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M for Montreal Dishes Out a Silver Platter of Superstars in the Making

Our 2023 festival highlights, including HAWA B, Choses Sauvages, Sasha Cay, Niall Mutter, and Willa Owen.

by Maggie McPhee

Photos by Camille Gladu-Drouin and Charles-Antoine Marcotte

M for Montreal is like a mullet: business in the front, party in the back. The festival/conference hybrid’s official purpose is to invite delegates from around the world to discover the greatest musicians rising out of Quebec. But they also open their doors to the public, meaning every Scorpio season for four days and three nights, Montreal music lovers can revel in a panoply of over 100 up-and-coming artists lighting up the city’s many venues like a constellation. 

For their 18th edition, the festival has partnered up with record labels, music publications, and event planners to put on a marathon program of the best undiscovered artists and hottest acts the province has to offer. They’ve even expanded their horizons to welcome musicians from France, Wales, Egypt, England, and the Ivory Coast. It’s an unparalleled celebration of music at its roots, hosted right at home. 

Over the course of four whirlwind days, RANGE zipped from show to show. Here are our favourite acts from the festival, artists who are now permanently fixed to our radar. 


HAWA B took the stage at Club Soda and never gave it back — it belonged to her that opening Thursday night. Though she just released her first EP “Sad in a Good Way” last year, HAWA B aka Nadia Hawa Baldé exudes star power. In a black leotard dangling with thin chains, the singer-songwriter-producer-performer crawled on all fours, whipping her waist-length hair around in perfect circles. Her saxophonist-keyboardist, like a mad scientist employed by a femme fatale, laboured over his instruments with laser focus. Her vocals dipped and soared through an obstacle course of soul, alternative rock, and jazz, occasionally broiling to a full-lunged scream. Rooted with gravelly electric guitar and punctuated with high-hats, her catchy beats droned, drilled and dripped. Things culminated to an ecstatic high with the remixed version of her song ‘END,’ but this is just the beginning for HAWA B. 

Choses Sauvages

RANGE’s October digital cover stars started performing 10 years ago before they could play their instruments, when drummer Gauthier-Boudreau used a little baseball bat and a kitchen spoon as drumsticks. Even as they’ve perfected their playing, that raw DIY energy still defines their live shows. The quintet revived punk for a night, with a block-long queue of hopefuls vying to get into their sold-out show at Foufounes Electriques — their music is closer to a bastard child of rock and funk, the punk is more of feeling-state than sound. Lead singer Félix Bélisle forewent his guitar to focus on theatrics and it pays off. Late into the set he cut his hand on a tambourine and smeared the blood over his face. He told RANGE he saw a fan pick up some blood with their finger and put it in their mouth. It was that kind of a show.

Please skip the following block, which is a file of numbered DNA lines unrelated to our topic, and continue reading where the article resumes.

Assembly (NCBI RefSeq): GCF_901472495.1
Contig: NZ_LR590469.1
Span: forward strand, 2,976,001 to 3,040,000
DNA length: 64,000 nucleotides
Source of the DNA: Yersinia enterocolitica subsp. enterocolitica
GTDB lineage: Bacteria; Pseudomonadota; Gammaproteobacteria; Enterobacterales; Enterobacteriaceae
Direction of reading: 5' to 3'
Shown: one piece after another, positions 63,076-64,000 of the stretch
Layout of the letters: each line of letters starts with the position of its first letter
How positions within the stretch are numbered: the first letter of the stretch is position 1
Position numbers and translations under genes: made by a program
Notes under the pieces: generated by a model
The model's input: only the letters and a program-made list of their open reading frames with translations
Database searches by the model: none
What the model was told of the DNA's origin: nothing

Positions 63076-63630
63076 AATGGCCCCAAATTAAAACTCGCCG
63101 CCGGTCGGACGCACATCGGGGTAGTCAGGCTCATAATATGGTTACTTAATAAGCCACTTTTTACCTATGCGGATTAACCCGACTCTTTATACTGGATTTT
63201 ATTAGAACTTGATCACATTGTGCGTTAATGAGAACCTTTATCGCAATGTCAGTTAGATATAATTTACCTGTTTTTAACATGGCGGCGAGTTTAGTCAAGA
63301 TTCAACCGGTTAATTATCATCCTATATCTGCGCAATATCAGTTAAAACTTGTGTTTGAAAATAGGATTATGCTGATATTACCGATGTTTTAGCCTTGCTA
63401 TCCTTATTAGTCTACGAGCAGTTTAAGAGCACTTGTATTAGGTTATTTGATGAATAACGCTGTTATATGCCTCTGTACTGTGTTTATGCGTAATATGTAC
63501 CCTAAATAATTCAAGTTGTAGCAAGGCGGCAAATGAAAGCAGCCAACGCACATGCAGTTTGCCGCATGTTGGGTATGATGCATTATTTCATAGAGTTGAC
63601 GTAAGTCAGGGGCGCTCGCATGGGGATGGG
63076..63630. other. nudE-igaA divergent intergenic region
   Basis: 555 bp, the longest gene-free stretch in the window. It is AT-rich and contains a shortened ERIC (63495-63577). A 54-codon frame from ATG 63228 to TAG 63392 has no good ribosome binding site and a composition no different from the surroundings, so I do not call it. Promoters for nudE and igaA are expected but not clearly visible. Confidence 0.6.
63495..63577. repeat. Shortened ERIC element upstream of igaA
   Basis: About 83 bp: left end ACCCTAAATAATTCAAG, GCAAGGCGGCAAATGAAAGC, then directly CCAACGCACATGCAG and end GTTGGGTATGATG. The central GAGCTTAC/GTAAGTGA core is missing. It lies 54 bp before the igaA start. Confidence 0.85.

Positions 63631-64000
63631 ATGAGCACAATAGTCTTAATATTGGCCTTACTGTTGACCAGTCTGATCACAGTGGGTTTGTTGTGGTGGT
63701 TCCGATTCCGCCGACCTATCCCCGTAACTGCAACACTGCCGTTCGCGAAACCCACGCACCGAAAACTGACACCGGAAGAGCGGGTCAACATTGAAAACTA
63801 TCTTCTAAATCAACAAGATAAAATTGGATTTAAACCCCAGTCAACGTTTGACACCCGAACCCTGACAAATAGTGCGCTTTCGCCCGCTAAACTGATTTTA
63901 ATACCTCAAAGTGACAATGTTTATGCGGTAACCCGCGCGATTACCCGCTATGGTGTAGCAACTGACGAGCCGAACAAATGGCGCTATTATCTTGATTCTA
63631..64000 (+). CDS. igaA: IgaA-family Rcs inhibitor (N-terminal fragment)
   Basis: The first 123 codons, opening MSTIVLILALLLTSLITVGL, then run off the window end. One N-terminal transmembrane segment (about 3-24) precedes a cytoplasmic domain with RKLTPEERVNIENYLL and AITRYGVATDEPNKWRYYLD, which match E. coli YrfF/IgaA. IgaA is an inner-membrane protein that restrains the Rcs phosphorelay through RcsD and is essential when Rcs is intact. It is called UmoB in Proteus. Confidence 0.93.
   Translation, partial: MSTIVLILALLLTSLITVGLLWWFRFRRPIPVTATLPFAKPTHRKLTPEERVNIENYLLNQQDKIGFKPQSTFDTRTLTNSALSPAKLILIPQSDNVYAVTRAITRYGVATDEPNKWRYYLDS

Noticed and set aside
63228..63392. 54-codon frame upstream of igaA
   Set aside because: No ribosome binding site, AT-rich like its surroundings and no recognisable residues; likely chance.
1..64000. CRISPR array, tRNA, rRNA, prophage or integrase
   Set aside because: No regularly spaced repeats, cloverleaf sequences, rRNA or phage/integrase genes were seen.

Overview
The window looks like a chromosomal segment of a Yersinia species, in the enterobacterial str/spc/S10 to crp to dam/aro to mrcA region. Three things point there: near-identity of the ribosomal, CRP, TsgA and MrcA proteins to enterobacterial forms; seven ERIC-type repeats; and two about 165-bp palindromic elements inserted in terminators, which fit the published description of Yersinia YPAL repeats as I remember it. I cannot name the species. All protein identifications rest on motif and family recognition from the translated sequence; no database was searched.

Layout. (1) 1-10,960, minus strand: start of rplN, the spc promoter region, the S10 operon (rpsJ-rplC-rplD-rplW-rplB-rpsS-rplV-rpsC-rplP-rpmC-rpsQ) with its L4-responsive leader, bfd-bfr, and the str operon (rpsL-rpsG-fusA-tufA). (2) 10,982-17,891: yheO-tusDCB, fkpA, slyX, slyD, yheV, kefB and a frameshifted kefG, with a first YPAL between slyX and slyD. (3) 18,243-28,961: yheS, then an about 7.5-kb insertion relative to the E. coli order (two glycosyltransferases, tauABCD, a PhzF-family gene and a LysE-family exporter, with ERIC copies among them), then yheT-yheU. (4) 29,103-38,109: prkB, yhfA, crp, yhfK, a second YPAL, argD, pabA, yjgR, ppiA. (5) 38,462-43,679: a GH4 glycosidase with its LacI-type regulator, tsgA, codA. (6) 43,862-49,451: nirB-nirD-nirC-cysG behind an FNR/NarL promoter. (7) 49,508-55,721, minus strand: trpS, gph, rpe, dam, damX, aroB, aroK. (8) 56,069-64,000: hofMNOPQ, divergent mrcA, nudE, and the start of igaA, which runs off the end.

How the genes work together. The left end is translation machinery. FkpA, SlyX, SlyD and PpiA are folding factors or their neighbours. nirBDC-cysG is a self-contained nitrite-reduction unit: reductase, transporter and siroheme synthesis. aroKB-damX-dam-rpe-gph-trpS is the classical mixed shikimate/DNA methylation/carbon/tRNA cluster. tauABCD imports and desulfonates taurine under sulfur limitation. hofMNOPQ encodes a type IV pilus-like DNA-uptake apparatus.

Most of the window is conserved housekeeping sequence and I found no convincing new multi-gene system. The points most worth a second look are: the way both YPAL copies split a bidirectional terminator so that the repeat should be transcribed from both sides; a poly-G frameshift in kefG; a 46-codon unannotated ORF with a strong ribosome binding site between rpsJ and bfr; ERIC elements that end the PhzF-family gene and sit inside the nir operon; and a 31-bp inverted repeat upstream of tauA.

Sasha Cay

(Photo Yael Ezerzer)

Kicking off the Lighter Than Air marathon at Café Del Popolo, Sasha Cay delivered effortless indie-rock. The quartet, headed by Cay with her acoustic guitar, shuffled through the softer side of their debut LP “Spin”, paying homage to Cay’s early bedroom recordings. They played their instruments like classically trained maestros who had just woken up, basking the audience in the comfort and warmth of the early morning. Cay filtered in her fair share of dad jokes between songs, at one point suggesting that she shouldn’t be allowed to talk at these things. They showcased the camaraderie and command of a band destined for great things, floating into listener’s lives on a cloud. 

Niall Mutter

Next on the docket at the Lighter Than Air marathon, another underground Montreal artist of equal merit, but with a totally different sound. Niall Mutter brought the best of many worlds to Café Del Popolo’s intimate back-room space: Beach Boys harmonies, Homeshake guitar tones, boot-stomping country, groovy bass licks. It would be a lot if not for Mutter’s deft compositions. The singer-songwriter and multi-instrumentalist brought Southern hospitality for the ears, the sonic equivalent of undoing the top button of your shirt. For a moment, the audience forgot it was below freezing outside. 

Willa Owen

Willa Owen has made waves with only two songs, testifying to her strength as an artist. Her notes sparkle and her breathy voice washes it all in a haze, like lights made three-dimensional by smoke. Owen performed at Le Ministére, a venue converted from a bank, with a handful of bandmates from Niall Mutter’s project, including drummer Jeremy Ramos-Foley, guitarist Charlie Zucchero, and bassist Jeremy Lachance, who also plays in Grand Eugène, proving just how tight-knit Montréal’s music community is. She played a handful of unreleased material, as well as her hit, “Looking at Me.”  Whether working with classical piano or analog synthesizers, Owen crafts a sound all her own.